Monday, March 31, 2014

What's In A Name?

1771 map of "Norrington"  
Okay, Norristown's officially 202 years old today and I have one last history lesson for you. When we think of a historic community, we usually picture old houses and public buildings, you know, like Williamsburg. The only thing no one considers to be historic are streets, yet some of Norristown's by-ways are far older than our oldest house.

The map above dates to 1771, when this area was called Norrington. The "cleared fields" in the lower half of the map is basically where our downtown is today. It's a bit hard to read, but the road running left to right says "Road to Philadelphia, called Egypt Road." That's where Main Street is today. It was called Egypt Street into the 19th century--I have no idea why, maybe there was a tavern by that name along its route. Egypt Road still exists in West Norriton.

The road running top to bottom through the cleared fields is labeled "Road to the Mill" but in other references is called Swede Road, which, of course, became Swede Street. it was called that because after you followed it to the river and crossed to the other side, you were in Swedesburg. What is Main and Swede today is the oldest crossroads in town. A major crossroads near a river will almost always result in a village which is exactly what happened.

On the right side of the map, you can also see that Egypt Rd. crosses another north-south road that leads to the river. The markings on the river show that this was a fording place. We still call that road Ford Street.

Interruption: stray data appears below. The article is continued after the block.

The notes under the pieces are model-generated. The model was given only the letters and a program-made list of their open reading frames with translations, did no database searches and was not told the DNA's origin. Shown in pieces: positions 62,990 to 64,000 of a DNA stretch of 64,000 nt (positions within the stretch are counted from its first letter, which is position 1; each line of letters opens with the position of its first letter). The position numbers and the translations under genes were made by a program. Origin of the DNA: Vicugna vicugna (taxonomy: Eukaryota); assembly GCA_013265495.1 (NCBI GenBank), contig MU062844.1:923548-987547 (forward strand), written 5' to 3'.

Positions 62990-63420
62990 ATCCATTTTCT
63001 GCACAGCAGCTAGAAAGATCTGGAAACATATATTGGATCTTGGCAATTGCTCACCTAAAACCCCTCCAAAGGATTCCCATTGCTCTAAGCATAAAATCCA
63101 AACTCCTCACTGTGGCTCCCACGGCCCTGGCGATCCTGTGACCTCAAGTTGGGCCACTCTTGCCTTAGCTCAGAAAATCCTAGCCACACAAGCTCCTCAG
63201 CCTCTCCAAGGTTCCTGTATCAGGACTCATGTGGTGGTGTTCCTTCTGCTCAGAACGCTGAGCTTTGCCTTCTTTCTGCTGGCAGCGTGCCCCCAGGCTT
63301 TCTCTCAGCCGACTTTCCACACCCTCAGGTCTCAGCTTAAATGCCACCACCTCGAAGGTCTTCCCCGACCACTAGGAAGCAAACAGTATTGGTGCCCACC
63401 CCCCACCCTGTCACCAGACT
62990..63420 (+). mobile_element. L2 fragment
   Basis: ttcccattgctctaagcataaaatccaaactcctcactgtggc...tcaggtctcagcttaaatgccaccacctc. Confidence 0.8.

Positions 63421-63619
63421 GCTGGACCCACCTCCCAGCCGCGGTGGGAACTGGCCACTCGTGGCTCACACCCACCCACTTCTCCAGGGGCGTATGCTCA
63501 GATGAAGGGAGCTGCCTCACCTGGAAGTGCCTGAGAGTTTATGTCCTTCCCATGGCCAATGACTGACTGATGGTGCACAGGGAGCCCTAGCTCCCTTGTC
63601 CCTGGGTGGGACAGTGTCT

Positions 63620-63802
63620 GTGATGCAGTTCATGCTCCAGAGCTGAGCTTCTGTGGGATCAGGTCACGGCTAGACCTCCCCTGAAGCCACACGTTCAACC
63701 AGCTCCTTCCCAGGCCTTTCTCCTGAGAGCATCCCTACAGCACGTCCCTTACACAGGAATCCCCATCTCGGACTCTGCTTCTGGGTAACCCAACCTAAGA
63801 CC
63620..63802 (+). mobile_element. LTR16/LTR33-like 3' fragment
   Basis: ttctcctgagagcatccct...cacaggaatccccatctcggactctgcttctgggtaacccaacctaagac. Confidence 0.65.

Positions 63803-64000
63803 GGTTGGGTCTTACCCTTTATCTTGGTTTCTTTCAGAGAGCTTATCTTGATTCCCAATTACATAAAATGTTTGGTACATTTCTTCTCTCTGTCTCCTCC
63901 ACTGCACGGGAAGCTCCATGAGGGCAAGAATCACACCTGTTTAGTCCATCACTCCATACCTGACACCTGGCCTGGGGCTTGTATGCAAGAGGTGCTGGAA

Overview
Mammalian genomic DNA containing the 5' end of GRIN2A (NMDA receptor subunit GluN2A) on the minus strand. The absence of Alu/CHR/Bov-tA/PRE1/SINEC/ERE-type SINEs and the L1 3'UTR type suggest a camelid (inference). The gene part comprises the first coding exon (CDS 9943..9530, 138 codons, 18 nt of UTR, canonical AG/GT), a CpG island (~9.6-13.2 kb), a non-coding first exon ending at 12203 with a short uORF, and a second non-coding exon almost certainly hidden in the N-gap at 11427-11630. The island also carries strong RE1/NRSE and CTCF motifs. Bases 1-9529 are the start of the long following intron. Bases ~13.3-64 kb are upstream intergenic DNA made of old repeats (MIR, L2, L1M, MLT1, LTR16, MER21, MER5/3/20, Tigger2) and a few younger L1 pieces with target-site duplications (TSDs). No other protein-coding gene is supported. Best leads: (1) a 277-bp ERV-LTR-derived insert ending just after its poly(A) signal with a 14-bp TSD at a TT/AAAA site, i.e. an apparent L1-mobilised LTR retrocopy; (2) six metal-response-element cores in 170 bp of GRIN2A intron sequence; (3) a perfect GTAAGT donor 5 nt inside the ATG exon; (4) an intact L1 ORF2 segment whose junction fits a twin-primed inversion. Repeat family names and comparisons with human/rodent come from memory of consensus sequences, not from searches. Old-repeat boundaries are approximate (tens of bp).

William Moore Smith plan, 1784 
In a little more than a decade, when Montgomery County was formed in 1784 and the Town of Norris laid out, two more streets were named in our downtown: Airy and Dekalb. Airy got its name because it runs along the hill above the river, exposed to the wind.

Dekalb was named after General Baron Johann DeKalb. DeKalb arrived from Germany in 1777 to serve as an officer in the Continental Army. He was in command of the southern troops when he died from his wounds at the Battle of Camden, South Carolina in 1780. Now, he's an almost forgotten part of American history, but a large part of this area's population were of German ancestry then, so DeKalb got the honor of having one of our first streets named after him, before Washington or Lafayette. The alleys in the 1784 plan eventually became Penn, Green, Cherry and Lafayette Streets.

You notice, though, in this 1853 map, that Lafayette and Washington Streets still aren't named, though most of the other streets in central Norristown have the names we now use.

The streets in the West End were named mainly for the families who owned land near them. For instance, the Chain and Corson families had farms there for more than a century. One exception is Buttonwood Street, named for the trees that were planted all over town in a landscaping trend at the turn of the 20th century. Buttonwood is a synonym for sycamore.

In the last 50 years, we've let developers name streets in Norristown, and frankly, I think they've done a lousy job. The streets of one development have first names for streets: Gary, Caroline, Natalie, Norma, etc. Another is named after the apartment building on it. The building could go under new management and change names, and then what relevance would the street name have?

So I'd like to propose, if any developers make new roads in Norristown, that council suggest street names that have meaning to our community. We have significant historical figures that never had streets named after them: Andrew Porter, Winfield Scott Hancock (although he DID get a school, at least), Thaddeus Lowe, Mary Stinson. We have more modern former residents who ought to be recognized somehow: Charles Blockson, for instance. And, of course, we ought to name something after Hank "Cisco" Ciaccio.

So here's my question to you: if you could name a street in Norristown, what name would you choose and why?

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